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How Missouri workers making minimum wage fare with housing rental prices


Missouri workers earning minimum wage would need to work nearly 60 hours a week in order to afford an average one-bedroom rental home in the state, according to a recent report.

The report from the National Low Income Housing Coalition ranked Missouri 39th (with No. 1 being the most expensive) in terms of affordability for renters making minimum wage. It said those making the $8.60 minimum wage would need to work 59 hours per week to be able to afford a one-bedroom home at fair market rent or 74 hours per week for a two-bedroom place.

The average renter’s wage in Missouri, according to the report, is $14.72. However, the coalition found workers should make at least $16 per hour — working 40 hours per week, 52 weeks per year — to afford a fair market rent two-bedroom home ($832) without spending more than 30 percent of his or her income.

It deemed the most expensive places in Missouri to rent as Kansas City, St. Louis, Columbia, Pulaski County, and St. Joseph.

“For decades, Missouri’s minimum wage has not kept up with the cost of living in the state,” Jeanette Mott Oxford, executive director of Empower Missouri, said in a statement. “We cannot begin to address the harsh economic inequality that exists within our state and our nation without first ensuring that minimum wage employment comes with the dignity of being able to afford basic necessities like a place to live.”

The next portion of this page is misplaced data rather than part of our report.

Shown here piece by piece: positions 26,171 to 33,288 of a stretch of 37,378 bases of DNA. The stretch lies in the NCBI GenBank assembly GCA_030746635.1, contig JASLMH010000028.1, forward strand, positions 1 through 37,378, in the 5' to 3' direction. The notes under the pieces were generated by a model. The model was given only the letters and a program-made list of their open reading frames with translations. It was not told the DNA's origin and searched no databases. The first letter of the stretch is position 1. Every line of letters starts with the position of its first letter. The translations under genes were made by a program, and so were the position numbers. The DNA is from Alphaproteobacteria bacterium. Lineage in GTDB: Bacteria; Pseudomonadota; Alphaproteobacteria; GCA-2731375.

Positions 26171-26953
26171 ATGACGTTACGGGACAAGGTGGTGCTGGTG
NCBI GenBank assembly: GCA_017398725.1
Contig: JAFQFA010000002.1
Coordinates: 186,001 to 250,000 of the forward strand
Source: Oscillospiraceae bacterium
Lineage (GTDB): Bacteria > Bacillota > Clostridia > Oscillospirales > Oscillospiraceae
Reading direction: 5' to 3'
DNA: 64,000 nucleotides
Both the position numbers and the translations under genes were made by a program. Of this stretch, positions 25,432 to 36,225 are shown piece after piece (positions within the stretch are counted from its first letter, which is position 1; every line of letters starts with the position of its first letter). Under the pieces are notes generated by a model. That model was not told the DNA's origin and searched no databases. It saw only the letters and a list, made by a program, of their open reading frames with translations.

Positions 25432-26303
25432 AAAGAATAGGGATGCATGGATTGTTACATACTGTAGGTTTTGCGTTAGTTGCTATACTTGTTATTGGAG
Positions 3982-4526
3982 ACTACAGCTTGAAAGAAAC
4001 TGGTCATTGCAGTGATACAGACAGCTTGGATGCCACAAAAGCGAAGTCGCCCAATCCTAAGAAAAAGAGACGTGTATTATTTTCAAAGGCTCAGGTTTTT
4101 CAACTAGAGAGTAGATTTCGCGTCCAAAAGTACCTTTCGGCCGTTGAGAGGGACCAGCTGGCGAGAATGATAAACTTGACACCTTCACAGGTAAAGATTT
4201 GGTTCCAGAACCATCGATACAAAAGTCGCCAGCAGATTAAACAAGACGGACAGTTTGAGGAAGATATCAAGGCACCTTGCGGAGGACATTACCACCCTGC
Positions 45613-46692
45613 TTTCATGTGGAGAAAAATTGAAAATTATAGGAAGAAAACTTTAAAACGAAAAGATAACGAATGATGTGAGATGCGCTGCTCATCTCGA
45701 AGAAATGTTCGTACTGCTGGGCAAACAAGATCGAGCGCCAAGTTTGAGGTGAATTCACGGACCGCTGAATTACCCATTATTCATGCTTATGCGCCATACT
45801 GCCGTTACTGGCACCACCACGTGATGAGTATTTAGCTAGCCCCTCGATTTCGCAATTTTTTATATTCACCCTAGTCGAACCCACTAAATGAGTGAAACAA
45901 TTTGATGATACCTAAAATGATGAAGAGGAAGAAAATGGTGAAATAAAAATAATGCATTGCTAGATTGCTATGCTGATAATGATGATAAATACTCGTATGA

Last fall, Missouri voters approved Proposition B, which increases the minimum wage for private employees by 85 cents per hour each year through 2023. It does not apply to public employers, nor does it allow the state’s minimum wage rate to become lower than the federal level.

Tipped employees must also make at least $8.60 per hour.

The National Low Income Housing Coalition found Hawaii, California, Massachusetts, District of Columbia, and New York — in that order — to be the most expensive places to live in the U.S. The average employee in Hawaii would need to make more than $36 per hour to be able to afford a fair market rent two-bedroom home.

“In 99 percent of counties in the U.S., a full-time minimum wage worker cannot afford a one-bedroom rental home at a fair market rent,” Diane Yentel, president and CEO of the National Low Income Housing Coalition, said in a statement. “Our rental housing needs have worsened considerably over the past 30 years.”

The full report can be found here.